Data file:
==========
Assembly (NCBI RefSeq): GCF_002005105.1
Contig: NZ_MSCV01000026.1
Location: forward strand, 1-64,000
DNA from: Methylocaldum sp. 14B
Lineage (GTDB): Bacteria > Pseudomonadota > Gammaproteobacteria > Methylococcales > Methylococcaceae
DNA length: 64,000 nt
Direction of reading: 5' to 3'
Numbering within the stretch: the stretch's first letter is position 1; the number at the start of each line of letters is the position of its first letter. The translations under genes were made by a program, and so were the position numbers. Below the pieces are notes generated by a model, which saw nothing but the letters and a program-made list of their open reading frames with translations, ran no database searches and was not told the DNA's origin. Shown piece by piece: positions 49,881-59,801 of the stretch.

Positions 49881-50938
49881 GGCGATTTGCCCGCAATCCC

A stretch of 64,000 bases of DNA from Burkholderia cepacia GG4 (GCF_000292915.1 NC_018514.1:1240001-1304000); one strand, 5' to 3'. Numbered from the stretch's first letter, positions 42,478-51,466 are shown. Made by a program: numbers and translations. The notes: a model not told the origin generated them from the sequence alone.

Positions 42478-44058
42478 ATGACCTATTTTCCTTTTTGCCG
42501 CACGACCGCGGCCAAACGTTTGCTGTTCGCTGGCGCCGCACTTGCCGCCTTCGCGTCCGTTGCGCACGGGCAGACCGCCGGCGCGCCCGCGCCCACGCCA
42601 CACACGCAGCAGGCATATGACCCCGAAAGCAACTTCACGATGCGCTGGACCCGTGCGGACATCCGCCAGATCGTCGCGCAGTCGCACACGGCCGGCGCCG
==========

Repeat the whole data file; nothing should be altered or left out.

Assembly (NCBI RefSeq): GCF_002005105.1
Contig: NZ_MSCV01000026.1
Location: forward strand, 1-64,000
DNA from: Methylocaldum sp. 14B
Lineage (GTDB): Bacteria > Pseudomonadota > Gammaproteobacteria > Methylococcales > Methylococcaceae
DNA length: 64,000 nt
Direction of reading: 5' to 3'
Numbering within the stretch: the stretch's first letter is position 1; the number at the start of each line of letters is the position of its first letter. The translations under genes were made by a program, and so were the position numbers. Below the pieces are notes generated by a model, which saw nothing but the letters and a program-made list of their open reading frames with translations, ran no database searches and was not told the DNA's origin. Shown piece by piece: positions 49,881-59,801 of the stretch.

Positions 49881-50938
49881 GGCGATTTGCCCGCAATCCC

A stretch of 64,000 bases of DNA from Burkholderia cepacia GG4 (GCF_000292915.1 NC_018514.1:1240001-1304000); one strand, 5' to 3'. Numbered from the stretch's first letter, positions 42,478-51,466 are shown. Made by a program: numbers and translations. The notes: a model not told the origin generated them from the sequence alone.

Positions 42478-44058
42478 ATGACCTATTTTCCTTTTTGCCG
42501 CACGACCGCGGCCAAACGTTTGCTGTTCGCTGGCGCCGCACTTGCCGCCTTCGCGTCCGTTGCGCACGGGCAGACCGCCGGCGCGCCCGCGCCCACGCCA
42601 CACACGCAGCAGGCATATGACCCCGAAAGCAACTTCACGATGCGCTGGACCCGTGCGGACATCCGCCAGATCGTCGCGCAGTCGCACACGGCCGGCGCCG